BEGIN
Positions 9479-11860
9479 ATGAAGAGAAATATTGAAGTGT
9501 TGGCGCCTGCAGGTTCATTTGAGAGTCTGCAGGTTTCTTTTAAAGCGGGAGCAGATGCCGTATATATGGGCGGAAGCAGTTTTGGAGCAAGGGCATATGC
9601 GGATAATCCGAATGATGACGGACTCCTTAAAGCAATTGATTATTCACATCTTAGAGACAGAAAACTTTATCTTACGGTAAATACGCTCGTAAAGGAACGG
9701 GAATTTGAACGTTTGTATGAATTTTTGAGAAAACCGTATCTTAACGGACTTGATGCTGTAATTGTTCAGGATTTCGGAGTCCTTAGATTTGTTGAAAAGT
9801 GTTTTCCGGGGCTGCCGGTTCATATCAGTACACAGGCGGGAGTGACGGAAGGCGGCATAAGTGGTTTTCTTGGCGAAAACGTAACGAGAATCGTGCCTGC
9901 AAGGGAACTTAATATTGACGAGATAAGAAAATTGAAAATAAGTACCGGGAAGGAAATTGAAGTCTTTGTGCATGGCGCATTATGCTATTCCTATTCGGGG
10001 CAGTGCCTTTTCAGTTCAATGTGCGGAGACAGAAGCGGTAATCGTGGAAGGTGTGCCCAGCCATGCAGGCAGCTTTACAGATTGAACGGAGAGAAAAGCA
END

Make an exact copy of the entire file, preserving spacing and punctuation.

Positions 9479-11860
9479 ATGAAGAGAAATATTGAAGTGT
9501 TGGCGCCTGCAGGTTCATTTGAGAGTCTGCAGGTTTCTTTTAAAGCGGGAGCAGATGCCGTATATATGGGCGGAAGCAGTTTTGGAGCAAGGGCATATGC
9601 GGATAATCCGAATGATGACGGACTCCTTAAAGCAATTGATTATTCACATCTTAGAGACAGAAAACTTTATCTTACGGTAAATACGCTCGTAAAGGAACGG
9701 GAATTTGAACGTTTGTATGAATTTTTGAGAAAACCGTATCTTAACGGACTTGATGCTGTAATTGTTCAGGATTTCGGAGTCCTTAGATTTGTTGAAAAGT
9801 GTTTTCCGGGGCTGCCGGTTCATATCAGTACACAGGCGGGAGTGACGGAAGGCGGCATAAGTGGTTTTCTTGGCGAAAACGTAACGAGAATCGTGCCTGC
9901 AAGGGAACTTAATATTGACGAGATAAGAAAATTGAAAATAAGTACCGGGAAGGAAATTGAAGTCTTTGTGCATGGCGCATTATGCTATTCCTATTCGGGG
10001 CAGTGCCTTTTCAGTTCAATGTGCGGAGACAGAAGCGGTAATCGTGGAAGGTGTGCCCAGCCATGCAGGCAGCTTTACAGATTGAACGGAGAGAAAAGCA